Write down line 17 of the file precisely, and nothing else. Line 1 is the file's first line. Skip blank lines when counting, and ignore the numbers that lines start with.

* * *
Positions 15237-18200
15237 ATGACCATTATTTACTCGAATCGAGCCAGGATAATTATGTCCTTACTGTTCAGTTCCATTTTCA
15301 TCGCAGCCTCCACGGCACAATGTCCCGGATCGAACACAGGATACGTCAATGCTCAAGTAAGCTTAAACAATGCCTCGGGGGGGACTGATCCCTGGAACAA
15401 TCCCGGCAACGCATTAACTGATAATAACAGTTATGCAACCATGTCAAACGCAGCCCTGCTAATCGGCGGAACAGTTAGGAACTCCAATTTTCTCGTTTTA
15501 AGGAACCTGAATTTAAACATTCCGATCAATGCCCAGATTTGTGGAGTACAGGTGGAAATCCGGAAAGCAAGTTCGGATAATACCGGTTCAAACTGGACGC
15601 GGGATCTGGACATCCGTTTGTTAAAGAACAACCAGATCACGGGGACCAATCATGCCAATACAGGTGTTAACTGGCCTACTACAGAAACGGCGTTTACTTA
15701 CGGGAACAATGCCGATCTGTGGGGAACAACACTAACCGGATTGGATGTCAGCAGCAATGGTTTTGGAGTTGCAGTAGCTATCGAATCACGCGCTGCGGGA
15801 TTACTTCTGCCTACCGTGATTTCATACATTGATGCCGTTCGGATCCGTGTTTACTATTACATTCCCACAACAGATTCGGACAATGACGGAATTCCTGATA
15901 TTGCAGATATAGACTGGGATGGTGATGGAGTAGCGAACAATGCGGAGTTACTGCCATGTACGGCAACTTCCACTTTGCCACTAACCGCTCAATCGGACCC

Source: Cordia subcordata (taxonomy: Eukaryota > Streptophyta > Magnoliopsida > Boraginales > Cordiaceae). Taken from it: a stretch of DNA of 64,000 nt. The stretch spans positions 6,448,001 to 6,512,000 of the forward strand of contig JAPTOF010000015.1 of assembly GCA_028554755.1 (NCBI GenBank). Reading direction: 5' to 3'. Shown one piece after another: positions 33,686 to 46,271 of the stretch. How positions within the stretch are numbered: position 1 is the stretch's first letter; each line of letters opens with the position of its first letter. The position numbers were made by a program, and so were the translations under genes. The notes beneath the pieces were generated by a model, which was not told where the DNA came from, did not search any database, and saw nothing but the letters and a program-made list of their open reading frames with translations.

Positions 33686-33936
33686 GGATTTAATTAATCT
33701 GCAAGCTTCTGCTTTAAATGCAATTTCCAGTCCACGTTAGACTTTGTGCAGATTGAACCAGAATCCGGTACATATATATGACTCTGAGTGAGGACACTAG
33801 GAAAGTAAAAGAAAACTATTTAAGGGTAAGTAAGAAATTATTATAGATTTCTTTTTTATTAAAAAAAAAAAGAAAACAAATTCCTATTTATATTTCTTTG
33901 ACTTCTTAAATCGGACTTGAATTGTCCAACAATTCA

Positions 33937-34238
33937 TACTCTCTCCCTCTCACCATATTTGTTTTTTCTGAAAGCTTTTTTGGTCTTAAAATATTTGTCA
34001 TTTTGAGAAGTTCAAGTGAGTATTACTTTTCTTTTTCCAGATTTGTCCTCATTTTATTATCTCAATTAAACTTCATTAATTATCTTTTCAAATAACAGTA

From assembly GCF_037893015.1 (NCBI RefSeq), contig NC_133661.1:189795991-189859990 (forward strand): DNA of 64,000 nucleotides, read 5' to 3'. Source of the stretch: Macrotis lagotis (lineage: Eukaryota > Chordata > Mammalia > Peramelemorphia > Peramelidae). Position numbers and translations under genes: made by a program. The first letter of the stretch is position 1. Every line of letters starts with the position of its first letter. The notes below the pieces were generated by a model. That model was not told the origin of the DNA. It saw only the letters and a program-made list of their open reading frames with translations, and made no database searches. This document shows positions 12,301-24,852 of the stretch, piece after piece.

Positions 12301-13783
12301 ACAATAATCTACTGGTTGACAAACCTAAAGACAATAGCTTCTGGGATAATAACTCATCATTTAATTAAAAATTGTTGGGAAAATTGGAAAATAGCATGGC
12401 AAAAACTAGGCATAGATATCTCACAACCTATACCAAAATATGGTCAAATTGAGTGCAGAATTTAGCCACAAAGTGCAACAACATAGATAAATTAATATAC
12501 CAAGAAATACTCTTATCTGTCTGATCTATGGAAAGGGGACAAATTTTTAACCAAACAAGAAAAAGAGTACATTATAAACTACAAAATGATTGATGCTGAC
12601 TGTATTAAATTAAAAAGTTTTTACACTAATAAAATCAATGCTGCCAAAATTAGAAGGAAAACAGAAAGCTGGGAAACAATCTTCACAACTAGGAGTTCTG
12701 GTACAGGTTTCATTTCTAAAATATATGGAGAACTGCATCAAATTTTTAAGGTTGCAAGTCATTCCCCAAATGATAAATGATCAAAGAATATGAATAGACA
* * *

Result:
33937 TACTCTCTCCCTCTCACCATATTTGTTTTTTCTGAAAGCTTTTTTGGTCTTAAAATATTTGTCA